​Making Moroccan cities safer and more livable

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Who hasn’t walked in a city thinking that it was made for individual cars and not people?  In many cities, the situation is quite bad, with too many vehicles contributing to congestion and pollution and a visible absence of planning, making walking a perilous adventure.
That’s how it is in Morocco. Here’s a few facts that give some food for thought:
  • About 60 percent of Morocco’s population live in cities and that number is expected to increase to 70 percent by 2050.
  • Close to 20 percent of the urban population is considered economically vulnerable, living on less than $2 a day.
  • At the same time, spending on urban transport can represent as much as 20 percent of the poorest household’s income for an inadequate level of service.
  • In 2012, more than 48,000 traffic incidents occurred in Moroccan cities, resulting in 1,350 fatalities and more than 60,000 injuries, with most of the victims being pedestrians, cyclists, and motorcyclists.
  • More women than men depend on urban transport but women face security concerns along with the threat of sexual harassment. . 
Source: The Center for Mediterranean Integration / CODATU, Transitec, CasaTransport

What is less visible though is the pollution and climate impact. Transport is estimated to be contributing approximately 23 percent of total energy-related CO2 emissions. In cities, congestion results in more emission per vehicle-km, and the use of private vehicles instead of public transportation contributes to a high level of emission per passenger-km. Poor planning and weak public transport has led to urban development that contributes to longer commutes for many people and more greenhouse gas (GHG) emissions. The unreliability of public transportation has encouraged the use of mostly fuel-inefficient taxis.

The underlying causes are well- known and can be seen in far too many other countries. One reason is the significant underinvestment in public transport infrastructure in the past years combined with poorly designed and managed contracts with bus operators. Many cities are not able to fund from budget or to raise enough funds to finance their large public transport investment programs. According to official estimates, Morocco will need $3 billion over the next decade to finance the necessary public transportation investment in the country. Poor coordination is a major issue as well, with neighboring cities often struggling to collaborate and agree on services and cost-sharing across municipal boundaries. Municipalities also have limited capacity to plan and implement major infrastructure projects that would have visible and lasting results (such as a dedicated bus or tram corridors). Too often, urban transport projects in Morocco have been ad-hoc, short term initiatives rather than part of a long-term master plan.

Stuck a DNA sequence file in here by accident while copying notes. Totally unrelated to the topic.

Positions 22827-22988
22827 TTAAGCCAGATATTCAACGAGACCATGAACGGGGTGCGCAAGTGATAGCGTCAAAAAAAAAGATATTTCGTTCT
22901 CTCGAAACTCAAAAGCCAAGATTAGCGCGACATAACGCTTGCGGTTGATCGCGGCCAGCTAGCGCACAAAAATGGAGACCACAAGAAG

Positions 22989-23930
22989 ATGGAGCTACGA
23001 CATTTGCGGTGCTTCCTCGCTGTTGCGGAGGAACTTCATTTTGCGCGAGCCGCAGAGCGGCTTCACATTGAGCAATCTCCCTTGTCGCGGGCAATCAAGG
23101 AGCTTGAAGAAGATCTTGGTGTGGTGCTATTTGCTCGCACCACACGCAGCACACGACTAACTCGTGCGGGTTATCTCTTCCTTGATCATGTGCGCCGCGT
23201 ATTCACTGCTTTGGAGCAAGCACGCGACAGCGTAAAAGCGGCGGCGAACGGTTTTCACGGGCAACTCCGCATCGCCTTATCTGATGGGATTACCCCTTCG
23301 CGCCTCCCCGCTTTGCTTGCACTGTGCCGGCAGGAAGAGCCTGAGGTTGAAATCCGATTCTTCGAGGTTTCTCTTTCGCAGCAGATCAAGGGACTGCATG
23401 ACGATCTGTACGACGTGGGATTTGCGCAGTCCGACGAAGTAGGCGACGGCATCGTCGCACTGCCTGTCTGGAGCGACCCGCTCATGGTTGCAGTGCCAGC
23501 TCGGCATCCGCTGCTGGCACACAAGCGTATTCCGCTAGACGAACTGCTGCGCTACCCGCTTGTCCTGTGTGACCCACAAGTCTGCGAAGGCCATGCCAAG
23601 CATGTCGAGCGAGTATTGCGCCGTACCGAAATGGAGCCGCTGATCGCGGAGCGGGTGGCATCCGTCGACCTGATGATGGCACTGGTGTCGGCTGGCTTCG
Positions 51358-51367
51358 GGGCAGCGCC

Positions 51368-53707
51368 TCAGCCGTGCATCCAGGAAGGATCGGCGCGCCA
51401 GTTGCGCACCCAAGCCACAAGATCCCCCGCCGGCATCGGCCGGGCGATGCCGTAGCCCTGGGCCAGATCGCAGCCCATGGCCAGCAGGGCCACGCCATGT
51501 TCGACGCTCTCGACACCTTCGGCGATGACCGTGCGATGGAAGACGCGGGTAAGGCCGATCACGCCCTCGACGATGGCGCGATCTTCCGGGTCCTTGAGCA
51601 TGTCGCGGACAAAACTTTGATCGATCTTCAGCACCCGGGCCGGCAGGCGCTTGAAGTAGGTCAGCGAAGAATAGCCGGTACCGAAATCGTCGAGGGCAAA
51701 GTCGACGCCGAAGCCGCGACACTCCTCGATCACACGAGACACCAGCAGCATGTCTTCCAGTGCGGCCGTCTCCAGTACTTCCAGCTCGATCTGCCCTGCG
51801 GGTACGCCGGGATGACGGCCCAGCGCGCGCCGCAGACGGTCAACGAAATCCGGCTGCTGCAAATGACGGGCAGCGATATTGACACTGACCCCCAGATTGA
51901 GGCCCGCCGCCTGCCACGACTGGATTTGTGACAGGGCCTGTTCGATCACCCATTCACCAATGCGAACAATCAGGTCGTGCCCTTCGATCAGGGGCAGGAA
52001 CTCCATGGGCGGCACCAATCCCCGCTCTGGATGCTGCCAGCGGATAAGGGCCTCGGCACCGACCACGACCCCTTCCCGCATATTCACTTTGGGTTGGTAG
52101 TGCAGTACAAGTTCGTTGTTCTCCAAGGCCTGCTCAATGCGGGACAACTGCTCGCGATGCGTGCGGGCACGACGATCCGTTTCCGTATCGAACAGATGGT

So, what has changed? There is a high level recognition that the central government should play a role in improving public transportation in Moroccan cities.
The new government strategy is based on an innovative governance model for the sector, designed to address the root causes of the issues facing public transportation. This includes policies to strengthen the sector’s institutions, by mobilizing greater technical and financial resources for cities to plan urban transport and building their capacity to plan, deliver and monitor infrastructure and services. In addition, contracts between cities and private operators have been improved, allowing for a more sustainable operation of the sector. Finally, some high-impact projects such as a high capacity tram or BRT will benefit directly from financial support at central level.
The World Bank has played an important role in supporting the development of a long-term vision for public transportation in Morocco. A $200-million project was approved recently to support the change in the way the sector is managed.  The project will support results by delivering funds only based on the completion of specific goals for the sector. One of the most prominent being the reduction in travel time for the users of public transportation on specific corridors.
The changes supported by the project will also have a much broader impact on the livability of cities. Along making the streets safer and easier to navigate, it will have a positive effect on climate change by lowering GHG emissions in cities.  Better-planned and more efficient urban transportations, will reduce the reliance on individual cars and fuel inefficient taxis.
After all, cities should be designed for people, not cars. 


Vickram Cuttaree

Program Leader, Sustainable Development, Philippines

Nabil Samir

Senior Transport Specialist, World Bank

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